It was on the first of my interview quests that I very narrowly avoided making a pretty massive mess - up and learnt what I'm sure will be a very valuable lesson - do your research, know who you're talking to. You see when Simon the producer asked me to escort Sam Thomas to an interview I was thinking, I recognise that name but from where, I have no idea. So while I'm walking to the parade ring with this very well - spoken, rather dishy chap he's asking me questions all about me, but I couldn't think of a thing to ask him back because if I did I'd let on that I couldn't remember who he was - naturally we ended up talking about the weather. This episode put me totally out of my comfort zone as I love asking questions and finding out about people whilst deflecting enquiries about myself (And yes, I get the irony that this blog is essentially about my own experiences). Thankfully the walk was a short one. Watching him being interviewed I established to my horror that it was he who rode Denman to his emphatic Gold Cup victory in 2008, but that he wasn't riding at the meet this year because he had broken his neck in a training fall. These revelations made the walk back far more pleasant, and that was probably the moment I started to really enjoy myself.

When the racing started things slowed down in the studio as the coverage for each race follows pretty much the same formula. I spent the afternoon shadowing the course presenter, David - with the aid of the passes there's pretty much access all areas. For the first race we were stationed in front of the main grandstand, near to the finish line - I know everyone says the atmosphere is incredible, but you really don't know it til you're actually there - it is unbelievable and utterly addictive. After Dunguib lost a punter in London £20 000 we moved to one of the walkways to try to find notable people to interview, this endeavour was unsuccessful so we ended up with a mono-syballic "enthusiast" from Cheshire. Second lesson learnt - good interviewees should be sought at all costs.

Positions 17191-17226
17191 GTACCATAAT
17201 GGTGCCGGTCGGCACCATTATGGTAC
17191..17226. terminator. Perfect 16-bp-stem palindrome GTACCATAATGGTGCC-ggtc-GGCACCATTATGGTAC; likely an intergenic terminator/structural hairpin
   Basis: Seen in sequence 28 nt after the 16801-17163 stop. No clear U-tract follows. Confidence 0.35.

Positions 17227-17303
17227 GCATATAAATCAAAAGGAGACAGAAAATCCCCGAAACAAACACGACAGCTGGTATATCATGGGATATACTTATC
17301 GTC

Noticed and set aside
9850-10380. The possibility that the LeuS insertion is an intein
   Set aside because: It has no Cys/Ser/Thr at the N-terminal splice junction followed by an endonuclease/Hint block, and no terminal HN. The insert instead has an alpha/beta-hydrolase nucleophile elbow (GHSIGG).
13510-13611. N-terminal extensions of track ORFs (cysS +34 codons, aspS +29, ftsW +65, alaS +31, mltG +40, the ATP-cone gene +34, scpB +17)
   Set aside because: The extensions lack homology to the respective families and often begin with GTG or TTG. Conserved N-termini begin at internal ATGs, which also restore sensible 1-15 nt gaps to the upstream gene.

After that slightly embarrassing discussion and having watched a couple more races from various locations, we went to the pre-parade ring to see the runners in the Champion Hurdle walking around before they went up to the main parade paddock. The pre-parade ring is where the hardcore purists assess the best tips away from the chaos of everywhere else on the site. So when our passes enabled us to actually go into it David kept saying, "Don't look to your left".....obviously I did, and was met with about 200 pairs of seasoned punters' eyes boring into me. To say it was an experience would be an understatement, it was terrifying and I felt like a fraud, but at the same time it was completely and absolutely fantastic.

My favourite race of the day was the Glenfarclas Handicap Chase - it is cross country style - pretty bizarre in the way it twists around a course of fences that are a mix of the classic hedges and then gates, ditches and banks which is far more my territory as an eventer, albeit here with a racing twist. After the runners have negotiated this eclectic mix of obstacles any riders still seated go hell for leather up the finishing straight, classic race style. If anyone gets to see one of these races I would highly recommend going to stand in the middle of the course under the big screen - it's crazy, every time you blink the horses are going in a different direction; amazing fun!

Anyway, I've certainly prattled on long enough for one day, all that remains to be said is that I can't wait for tomorrow - bring on St Paddy's day and do tune in to 87.7FM!